Reduced M. engine revs to ease motion.Pitching heavily at times, heavy spray o’all.

Reduced revs to maintain steerage and then swung vessel head to wind. Hove to in force 12+ winds(85 to 90 knots). Vessel held head to wind throughout

Vessel in steep mountainous seas heavy swell wind force 12 and hove to. Complete power failure occurred due ingress of water down side passageway after container movement at No. 1 hatch had ruptured deck plating. Water leaked into main engine room via port passageway door and rendered main transformer out of action. Distress message sent on 500 immediately but no response received at 0115. Main engine power restored in emergency use only, no gyro facilities available, vessel steered head to wind. Distress message finally accepted by Choshi Radio, Japan at 0140. At this time, inspection via side passageway was carried out. It was established that port passageway was full of water caused by said passageway vents forward main deck being completely sheared off by containers shifting at No. 1 hatch, also rupture in main deck itself, also caused by shifting containers. Vessel still hove to, steering with difficulty head to wind into mountainous seas and pitching heavily.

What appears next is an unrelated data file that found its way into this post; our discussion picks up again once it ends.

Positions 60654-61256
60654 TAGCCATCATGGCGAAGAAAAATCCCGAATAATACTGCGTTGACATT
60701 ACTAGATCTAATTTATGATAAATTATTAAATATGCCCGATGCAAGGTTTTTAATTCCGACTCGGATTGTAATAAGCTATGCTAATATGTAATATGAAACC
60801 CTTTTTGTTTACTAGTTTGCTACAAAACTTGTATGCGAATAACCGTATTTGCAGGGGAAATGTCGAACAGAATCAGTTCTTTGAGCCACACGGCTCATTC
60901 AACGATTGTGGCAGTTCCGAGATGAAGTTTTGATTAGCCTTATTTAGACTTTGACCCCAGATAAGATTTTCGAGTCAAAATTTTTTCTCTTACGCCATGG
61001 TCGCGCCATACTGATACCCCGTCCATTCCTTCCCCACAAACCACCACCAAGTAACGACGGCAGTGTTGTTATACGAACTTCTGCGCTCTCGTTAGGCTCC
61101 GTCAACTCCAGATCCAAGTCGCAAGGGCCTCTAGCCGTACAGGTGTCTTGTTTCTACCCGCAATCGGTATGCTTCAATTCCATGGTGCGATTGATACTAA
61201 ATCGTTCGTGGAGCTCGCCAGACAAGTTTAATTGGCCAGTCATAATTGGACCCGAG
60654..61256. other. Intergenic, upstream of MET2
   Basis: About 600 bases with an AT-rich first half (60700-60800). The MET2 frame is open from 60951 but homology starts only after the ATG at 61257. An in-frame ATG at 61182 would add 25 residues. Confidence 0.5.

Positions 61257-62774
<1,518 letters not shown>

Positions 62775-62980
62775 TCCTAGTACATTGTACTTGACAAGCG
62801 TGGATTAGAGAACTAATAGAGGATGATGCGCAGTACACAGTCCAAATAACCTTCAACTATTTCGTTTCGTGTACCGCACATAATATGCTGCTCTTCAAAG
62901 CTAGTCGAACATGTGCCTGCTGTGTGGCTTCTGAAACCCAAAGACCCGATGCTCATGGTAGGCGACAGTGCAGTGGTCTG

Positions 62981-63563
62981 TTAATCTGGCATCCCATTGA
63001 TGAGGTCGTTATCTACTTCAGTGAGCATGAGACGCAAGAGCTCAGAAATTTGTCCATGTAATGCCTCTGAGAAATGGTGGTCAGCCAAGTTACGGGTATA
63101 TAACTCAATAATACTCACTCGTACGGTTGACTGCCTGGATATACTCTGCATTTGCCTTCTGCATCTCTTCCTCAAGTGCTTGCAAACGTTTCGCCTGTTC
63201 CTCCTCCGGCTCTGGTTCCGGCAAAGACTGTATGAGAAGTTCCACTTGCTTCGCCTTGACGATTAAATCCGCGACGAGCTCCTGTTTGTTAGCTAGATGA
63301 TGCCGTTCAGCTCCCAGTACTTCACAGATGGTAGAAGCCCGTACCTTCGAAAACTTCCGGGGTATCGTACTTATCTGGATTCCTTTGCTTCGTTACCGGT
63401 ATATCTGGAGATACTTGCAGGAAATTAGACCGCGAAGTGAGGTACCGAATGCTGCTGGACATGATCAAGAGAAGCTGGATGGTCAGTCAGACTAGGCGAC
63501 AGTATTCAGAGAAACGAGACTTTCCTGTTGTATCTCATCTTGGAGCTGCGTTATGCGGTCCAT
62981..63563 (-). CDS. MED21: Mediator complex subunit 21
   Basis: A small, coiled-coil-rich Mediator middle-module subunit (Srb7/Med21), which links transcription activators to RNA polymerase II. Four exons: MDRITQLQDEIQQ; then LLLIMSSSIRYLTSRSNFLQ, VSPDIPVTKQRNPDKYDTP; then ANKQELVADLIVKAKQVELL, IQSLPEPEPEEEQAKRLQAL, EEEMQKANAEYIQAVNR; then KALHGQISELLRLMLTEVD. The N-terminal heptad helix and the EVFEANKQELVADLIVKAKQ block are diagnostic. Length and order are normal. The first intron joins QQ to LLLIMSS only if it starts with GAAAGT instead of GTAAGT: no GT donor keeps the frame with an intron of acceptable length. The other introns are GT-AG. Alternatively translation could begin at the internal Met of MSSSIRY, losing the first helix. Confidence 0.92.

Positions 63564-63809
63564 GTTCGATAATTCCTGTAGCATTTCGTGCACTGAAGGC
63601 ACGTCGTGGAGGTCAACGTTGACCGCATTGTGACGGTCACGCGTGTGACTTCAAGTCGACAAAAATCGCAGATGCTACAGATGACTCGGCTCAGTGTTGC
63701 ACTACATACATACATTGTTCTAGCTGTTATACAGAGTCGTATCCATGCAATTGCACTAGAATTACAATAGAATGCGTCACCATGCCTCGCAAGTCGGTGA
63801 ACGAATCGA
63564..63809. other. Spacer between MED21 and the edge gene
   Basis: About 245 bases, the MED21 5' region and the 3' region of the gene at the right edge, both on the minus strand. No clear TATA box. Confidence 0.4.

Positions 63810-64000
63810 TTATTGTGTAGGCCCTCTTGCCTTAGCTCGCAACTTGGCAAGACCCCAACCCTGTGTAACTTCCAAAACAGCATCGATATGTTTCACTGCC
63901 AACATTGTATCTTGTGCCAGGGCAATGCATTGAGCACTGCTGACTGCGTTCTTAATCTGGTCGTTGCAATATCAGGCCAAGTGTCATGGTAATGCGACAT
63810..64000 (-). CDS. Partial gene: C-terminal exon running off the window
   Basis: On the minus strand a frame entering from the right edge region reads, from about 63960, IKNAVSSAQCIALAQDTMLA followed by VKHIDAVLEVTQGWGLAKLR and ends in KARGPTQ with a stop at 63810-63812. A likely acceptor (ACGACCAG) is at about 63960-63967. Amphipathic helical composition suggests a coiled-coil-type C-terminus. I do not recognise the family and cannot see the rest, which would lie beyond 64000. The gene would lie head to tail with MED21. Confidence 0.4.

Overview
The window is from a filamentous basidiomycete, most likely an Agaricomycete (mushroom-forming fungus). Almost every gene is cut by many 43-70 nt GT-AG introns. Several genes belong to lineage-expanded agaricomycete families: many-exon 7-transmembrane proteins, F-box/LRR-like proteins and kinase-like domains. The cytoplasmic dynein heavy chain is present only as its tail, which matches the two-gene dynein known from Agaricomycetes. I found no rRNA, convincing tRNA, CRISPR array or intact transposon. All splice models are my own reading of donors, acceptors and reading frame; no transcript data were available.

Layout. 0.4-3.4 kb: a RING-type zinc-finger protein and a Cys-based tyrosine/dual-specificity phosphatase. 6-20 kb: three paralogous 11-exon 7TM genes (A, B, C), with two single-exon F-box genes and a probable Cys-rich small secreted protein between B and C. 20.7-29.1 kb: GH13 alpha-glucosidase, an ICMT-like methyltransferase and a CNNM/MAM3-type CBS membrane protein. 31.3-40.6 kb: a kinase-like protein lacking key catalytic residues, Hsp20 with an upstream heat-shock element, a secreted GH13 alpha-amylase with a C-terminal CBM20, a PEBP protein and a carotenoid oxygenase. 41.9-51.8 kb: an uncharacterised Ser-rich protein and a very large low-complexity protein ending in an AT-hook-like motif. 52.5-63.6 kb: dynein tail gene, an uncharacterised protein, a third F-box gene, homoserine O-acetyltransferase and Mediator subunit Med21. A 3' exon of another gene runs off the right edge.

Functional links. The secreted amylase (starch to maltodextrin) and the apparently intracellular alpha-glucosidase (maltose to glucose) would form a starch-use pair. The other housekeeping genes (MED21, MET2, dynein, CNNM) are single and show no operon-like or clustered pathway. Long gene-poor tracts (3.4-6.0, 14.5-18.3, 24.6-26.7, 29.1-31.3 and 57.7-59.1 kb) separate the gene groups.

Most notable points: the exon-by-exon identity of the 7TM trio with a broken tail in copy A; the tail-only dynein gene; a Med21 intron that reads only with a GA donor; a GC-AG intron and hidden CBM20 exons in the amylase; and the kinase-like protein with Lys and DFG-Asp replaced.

Note:- Entries about disciplinary offences. The master’s attention is called to the requirements of part II of the schedule to the Official Log Book Regulations, made under section 68 of the Merchant Shipping Act 1970.

OFFICIAL LOG of the O.C.L. M.V. FALMOUTH BAY
Note:- The entries regarding watertight doors etc., as required under Part IV of the schedule to the Official Log Book Regulations, are to be made in a special supplementary log book.

Date and hour of the occurrence
Place of the occurrence or situation by latitude and longitude at sea
Date of entry

Entries required by regulation under section 68, Merchant ShippingAct 1979.

State fine imposed, if any

22.3.84 1332

Lat 3808'N Long 15520’E

24.3.84

At 0340 containers immediately forward of the bridge (32 02 86/88) sheared lashings and fell to starboard causing severe damage to other containers and sending at least one container over the side. Vessel still without 220 volt electrical power due to lack of transformer. Containers were frequently seen being thrown overboard as vessel pitched and rolled very heavily. At 0515 220V supply temporarily restored. Wind still force 11/12 steep mountainous seas and heavy swell. Refer bridge log book for details, vessel remained hove to. At 1121 visual contact made with Japanese S.A.R aircraft, radio contact made with same COV67 at 1145. Radio contact made with Japanese container ship Shimbei Shu Maru. Throughout the following 24 hours containers were shearing lashings and falling overboard (see bridge movement book for details). V/l was listing due to side passageway water which was increasing. Various attempts were made to reach and plug the deck ruptures but this proved impossible due to container congestion on deck, weather conditions at the time and w/t integrity at the foc’sle spaces.

Japanese container ship Shimbei Shu Maru on station. Vessel continued to roll violently despite being hove to. Containers continued to be discharged overside